DaVita Pays $895 Million to Settle Kidney Treatment Fraud Claims

DaVita, a company that provides health care to patients with kidney problems, has agreed to pay $495 million to settle whistleblower complaints that the company conspired to overcharge the U.S. government. This is in addition to the $400 million that the company had to pay out last year.

The company traces its recent history to 1999 when a Harvard Business School graduate named Kent Thiry took over Total Renal Care (TRC) - a business on the verge of bankruptcy - and renamed it DaVita, which is Italian for "Giving Life."

Today, DaVita operates some 2,000 clinics around the U.S. that specialize in dialysis (a method of removing waste from the blood) and treatment with medicines like Zemplar and Venofer.

In 2007, Daniel Barbir, a former clinic director for DaVita, and Dr. Alon Vainer, a medical director at DaVita, sued the company alleging that the company was working with doctors to deliberately throw away partially used medicines. The whistleblowers alleged that this allowed DaVita to increase sales and thus profits from its principal customers - Medicare and Medicaid, the two U.S. government run programs for elderly and poor people respectively.

"For example, if a patient requires this dose once per week, you'd administer 100 milligrams, waste nothing and charge Medicare for 100 milligrams," Vanier told CNN. "But what DaVita did, instead of charg(ing for) one vial, they give 50 milligrams of this vial (and) put the residual into the trash" and then open up additional vials that they could bill for.

"It doesn't take a graduate degree to understand what's going on here," Marlan Wilbanks, one of the lawyers for the whistleblowers, said. "This is just dishonesty."

Not surprisingly, DaVita claimed that the company was not overbilling the government and that their doctors were not doing anything wrong.

"If you look at the facts of the case, first of all, the doctors make the dosing decisions," Kim Rivera, DaVita's chief legal officer told the TV station in 2012. "You can't just look at one issue. You have to look at things like infection control, what the patient's going to do, how the patient's going to do with particular doses. And so, during that entire time what we did, what the doctors did, was appropriate."

Meanwhile, David Barbetta, a senior financial analyst in DaVita's mergers and acquisitions department, also decided to file a whistleblower lawsuit in 2009. Barbetta alleged that DaVita was trawling a variety of data sources to find doctors with a disproportionate number of younger patients with renal problems. The whistleblower claimed that DaVita offered the doctors the chance to set up joint ventures with DaVita for dialysis treatment. In addition, Barbetta said that DaVita showed the doctors how to undervalue the joint ventures in order to increase profits later and required them to sign agreements not to send patients to non DaVita clinics.

Activists backed the whistleblowers. "Dialysis is not a new business, and there are no real economies of scale in renal care," Patrick Burns, co-executive director of Taxpayers Against Fraud, said in a press statement. "DaVita built its business on buying patients with kickbacks and price-gouging Medicare and Medicaid on services."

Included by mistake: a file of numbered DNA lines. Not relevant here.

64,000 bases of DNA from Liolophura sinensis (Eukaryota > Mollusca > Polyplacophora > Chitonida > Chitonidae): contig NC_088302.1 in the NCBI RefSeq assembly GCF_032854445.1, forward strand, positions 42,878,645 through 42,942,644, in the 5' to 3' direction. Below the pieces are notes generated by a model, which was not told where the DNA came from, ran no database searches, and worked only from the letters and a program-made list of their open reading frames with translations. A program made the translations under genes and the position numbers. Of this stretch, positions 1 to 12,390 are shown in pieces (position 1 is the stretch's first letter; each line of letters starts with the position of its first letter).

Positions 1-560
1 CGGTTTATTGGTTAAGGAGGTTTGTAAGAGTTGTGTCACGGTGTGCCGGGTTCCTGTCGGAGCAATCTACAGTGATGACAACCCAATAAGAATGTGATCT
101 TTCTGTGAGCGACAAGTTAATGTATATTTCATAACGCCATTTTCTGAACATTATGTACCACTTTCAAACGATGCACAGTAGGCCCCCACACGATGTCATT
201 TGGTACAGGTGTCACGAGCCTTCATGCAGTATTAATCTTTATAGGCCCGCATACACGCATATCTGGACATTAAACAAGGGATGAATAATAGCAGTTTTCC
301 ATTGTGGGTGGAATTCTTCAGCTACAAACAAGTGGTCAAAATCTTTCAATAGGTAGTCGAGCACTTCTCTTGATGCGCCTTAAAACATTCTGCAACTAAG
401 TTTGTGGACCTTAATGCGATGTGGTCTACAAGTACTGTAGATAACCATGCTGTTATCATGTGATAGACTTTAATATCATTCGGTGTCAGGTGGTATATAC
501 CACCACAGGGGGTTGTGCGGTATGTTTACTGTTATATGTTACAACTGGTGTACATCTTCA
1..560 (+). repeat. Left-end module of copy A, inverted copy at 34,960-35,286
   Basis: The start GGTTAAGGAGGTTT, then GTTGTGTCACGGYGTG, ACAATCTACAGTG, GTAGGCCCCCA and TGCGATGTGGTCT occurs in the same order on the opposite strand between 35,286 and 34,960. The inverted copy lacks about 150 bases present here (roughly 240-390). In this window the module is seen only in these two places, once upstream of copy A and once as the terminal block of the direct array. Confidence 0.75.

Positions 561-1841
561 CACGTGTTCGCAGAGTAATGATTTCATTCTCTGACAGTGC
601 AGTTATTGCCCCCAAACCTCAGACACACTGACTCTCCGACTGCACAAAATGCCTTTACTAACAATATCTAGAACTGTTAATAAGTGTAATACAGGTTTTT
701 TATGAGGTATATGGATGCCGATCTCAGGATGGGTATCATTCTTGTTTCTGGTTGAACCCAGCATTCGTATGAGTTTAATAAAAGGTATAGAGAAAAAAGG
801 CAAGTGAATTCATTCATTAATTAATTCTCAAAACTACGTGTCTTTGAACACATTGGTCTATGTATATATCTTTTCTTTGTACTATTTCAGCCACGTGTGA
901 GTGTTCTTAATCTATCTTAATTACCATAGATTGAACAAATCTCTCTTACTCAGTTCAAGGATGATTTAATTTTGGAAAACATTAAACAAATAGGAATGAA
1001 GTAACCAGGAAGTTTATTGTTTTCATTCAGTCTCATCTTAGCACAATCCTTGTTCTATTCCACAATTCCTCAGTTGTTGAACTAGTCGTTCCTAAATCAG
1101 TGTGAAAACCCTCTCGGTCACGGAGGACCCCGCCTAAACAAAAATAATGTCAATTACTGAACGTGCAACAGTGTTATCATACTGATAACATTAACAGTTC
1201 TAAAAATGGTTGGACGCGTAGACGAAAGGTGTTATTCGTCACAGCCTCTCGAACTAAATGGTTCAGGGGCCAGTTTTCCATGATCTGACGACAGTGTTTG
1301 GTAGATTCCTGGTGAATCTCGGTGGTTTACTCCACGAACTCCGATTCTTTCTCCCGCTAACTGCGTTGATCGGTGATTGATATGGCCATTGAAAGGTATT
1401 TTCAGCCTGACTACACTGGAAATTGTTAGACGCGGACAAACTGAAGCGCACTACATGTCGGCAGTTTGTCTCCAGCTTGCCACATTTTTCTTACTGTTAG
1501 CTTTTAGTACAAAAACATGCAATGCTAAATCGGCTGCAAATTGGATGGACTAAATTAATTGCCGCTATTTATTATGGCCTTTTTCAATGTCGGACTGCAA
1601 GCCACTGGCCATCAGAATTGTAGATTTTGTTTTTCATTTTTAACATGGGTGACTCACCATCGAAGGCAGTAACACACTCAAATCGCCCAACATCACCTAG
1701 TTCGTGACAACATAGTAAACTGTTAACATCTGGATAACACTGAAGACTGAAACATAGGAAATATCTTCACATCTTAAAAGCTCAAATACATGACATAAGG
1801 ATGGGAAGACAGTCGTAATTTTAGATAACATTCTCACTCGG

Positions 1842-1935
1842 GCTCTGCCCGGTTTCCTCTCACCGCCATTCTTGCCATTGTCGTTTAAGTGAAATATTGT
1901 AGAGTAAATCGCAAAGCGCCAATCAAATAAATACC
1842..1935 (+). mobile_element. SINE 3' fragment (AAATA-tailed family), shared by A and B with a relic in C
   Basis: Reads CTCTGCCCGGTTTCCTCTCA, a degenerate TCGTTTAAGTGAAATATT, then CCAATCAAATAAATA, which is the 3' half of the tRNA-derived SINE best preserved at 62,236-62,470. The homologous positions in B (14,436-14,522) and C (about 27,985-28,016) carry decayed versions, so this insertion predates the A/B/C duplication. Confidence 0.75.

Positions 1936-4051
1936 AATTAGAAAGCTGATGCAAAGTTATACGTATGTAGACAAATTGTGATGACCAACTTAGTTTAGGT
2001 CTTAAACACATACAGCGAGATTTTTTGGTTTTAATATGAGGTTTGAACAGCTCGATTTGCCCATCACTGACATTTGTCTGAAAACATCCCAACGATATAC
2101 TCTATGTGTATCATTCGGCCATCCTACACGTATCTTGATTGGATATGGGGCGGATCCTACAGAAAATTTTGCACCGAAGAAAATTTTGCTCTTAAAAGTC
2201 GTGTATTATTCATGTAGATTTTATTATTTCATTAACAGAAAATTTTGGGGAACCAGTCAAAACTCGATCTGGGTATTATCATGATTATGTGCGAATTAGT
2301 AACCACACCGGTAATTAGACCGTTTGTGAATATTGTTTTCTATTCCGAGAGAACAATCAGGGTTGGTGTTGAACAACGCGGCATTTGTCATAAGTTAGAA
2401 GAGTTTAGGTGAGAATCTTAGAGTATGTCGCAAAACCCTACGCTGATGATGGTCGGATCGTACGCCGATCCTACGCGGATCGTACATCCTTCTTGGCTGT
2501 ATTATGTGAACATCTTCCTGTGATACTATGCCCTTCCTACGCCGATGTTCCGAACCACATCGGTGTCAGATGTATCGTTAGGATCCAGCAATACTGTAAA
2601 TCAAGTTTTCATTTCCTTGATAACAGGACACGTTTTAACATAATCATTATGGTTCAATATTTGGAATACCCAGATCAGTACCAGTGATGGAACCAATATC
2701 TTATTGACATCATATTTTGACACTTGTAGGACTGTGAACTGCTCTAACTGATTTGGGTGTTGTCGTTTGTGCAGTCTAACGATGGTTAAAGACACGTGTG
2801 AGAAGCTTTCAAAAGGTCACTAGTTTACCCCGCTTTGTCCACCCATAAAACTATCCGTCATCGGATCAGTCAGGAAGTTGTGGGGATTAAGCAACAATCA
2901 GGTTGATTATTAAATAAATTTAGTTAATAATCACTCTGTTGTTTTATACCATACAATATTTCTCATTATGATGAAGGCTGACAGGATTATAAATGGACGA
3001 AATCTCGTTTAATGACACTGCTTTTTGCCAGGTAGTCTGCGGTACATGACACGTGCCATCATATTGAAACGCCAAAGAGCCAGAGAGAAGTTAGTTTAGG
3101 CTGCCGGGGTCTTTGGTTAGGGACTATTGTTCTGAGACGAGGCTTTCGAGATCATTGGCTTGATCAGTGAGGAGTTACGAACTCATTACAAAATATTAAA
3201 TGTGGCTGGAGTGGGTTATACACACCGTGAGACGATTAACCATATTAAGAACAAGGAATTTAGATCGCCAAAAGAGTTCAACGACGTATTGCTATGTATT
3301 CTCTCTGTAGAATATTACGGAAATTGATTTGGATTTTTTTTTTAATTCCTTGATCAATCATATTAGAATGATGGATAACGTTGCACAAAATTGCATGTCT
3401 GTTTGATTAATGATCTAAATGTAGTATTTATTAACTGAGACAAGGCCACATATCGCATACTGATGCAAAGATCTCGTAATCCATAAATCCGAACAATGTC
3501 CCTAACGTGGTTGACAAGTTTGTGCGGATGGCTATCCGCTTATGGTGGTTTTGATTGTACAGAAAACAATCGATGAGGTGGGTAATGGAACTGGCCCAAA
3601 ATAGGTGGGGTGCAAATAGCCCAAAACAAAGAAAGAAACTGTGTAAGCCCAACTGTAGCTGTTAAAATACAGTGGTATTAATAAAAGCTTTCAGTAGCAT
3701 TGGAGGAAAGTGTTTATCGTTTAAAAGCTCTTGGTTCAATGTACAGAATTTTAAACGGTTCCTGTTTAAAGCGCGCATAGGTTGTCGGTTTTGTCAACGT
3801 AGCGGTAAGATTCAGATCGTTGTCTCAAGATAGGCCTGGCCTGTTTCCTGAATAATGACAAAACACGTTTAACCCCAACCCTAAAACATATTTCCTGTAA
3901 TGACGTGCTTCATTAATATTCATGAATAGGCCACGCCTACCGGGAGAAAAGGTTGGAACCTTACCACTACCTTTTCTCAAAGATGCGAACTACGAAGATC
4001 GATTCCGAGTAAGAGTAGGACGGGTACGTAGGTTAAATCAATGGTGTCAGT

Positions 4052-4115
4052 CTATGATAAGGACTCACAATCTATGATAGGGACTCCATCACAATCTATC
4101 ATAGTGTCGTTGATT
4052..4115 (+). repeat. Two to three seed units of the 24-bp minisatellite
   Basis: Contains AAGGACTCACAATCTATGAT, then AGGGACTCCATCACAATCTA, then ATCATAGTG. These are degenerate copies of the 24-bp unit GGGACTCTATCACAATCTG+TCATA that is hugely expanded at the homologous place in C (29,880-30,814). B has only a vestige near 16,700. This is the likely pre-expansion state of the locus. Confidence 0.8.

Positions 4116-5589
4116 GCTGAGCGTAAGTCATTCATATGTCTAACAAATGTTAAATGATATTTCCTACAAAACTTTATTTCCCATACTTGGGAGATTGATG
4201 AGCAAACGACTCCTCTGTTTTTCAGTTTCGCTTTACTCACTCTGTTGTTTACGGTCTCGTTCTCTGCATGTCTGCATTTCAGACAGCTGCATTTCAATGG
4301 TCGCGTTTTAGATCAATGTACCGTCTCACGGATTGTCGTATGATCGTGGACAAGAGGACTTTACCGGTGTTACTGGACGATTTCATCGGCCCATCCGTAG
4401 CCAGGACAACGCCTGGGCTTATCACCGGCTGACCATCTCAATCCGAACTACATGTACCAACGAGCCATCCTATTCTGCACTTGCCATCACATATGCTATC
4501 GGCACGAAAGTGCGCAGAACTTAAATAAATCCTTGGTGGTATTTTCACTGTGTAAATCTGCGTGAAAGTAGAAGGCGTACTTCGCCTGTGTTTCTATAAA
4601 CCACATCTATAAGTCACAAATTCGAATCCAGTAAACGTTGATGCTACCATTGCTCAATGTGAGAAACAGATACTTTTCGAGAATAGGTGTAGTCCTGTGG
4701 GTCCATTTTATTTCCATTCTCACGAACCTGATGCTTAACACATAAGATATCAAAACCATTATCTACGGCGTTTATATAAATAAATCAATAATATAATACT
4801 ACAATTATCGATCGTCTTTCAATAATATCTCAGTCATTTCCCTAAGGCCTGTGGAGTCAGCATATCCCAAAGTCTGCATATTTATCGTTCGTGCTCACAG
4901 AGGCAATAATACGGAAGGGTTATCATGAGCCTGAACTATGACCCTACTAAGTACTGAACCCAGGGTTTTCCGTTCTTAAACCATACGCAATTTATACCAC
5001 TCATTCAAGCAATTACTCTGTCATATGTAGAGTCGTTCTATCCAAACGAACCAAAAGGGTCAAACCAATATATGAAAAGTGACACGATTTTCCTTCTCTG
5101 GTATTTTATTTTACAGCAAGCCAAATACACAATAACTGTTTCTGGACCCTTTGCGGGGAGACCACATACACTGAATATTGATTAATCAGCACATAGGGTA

The three men decided to sue the company under the U.S. False Claims Act which provides incentives to whistleblowers of 15 percent of the fines assessed or more.

Whistleblowers in such False Claims cases aim to get the U.S. government to back them up - and when it does, victory is all but certain. In the DaVita case, however, the government decided not to help the first two whistleblowers, making their legal case harder. However, in order to compensate for whistleblowers taking a larger risk, the False Claims Act allows whistleblowers to get as much as 30 percent of the penalties paid by the company when the government does not back them up.

The U.S. government did join the Barbetta lawsuit, which was settled last October for $350 million plus another $50.5 million in fines, but it refused to join Barbir and Vanier.

This month, DaVita settled the lawsuit with Barbir and Vanier for a further $495 million, making it the biggest False Claim Act lawsuit settled without the participation of the government.

The company continues to deny that they engaged in fraud.

"Although we believe strongly in the merits of our case, we decided it was in our stakeholders' best interests to resolve it," Rivera said in a press statement. "The potential mandatory penalties for being found in the wrong in even a small percentage of instances were simply too large."

For his part, Barbetta says that he is satisfied. "I am happy DaVita agreed to end a number of its joint ventures with kidney doctors and agreed not to enter into those types of financial relationships in the future," Barbetta said in a press statement. "DaVita should exercise its power in ways that improve patient care, not in ways that lock up patient referrals for financial reasons."

Despite the settlements, the U.S. government has decided not to investigate the doctors concerned. "Regarding the status of the doctors involved:  I can simply say our investigation into these joint ventures is closed," Justice Department spokesman Jeff Dorschner told BizWest.

AMP Section Name:Pharmaceuticals
  • 185 Corruption
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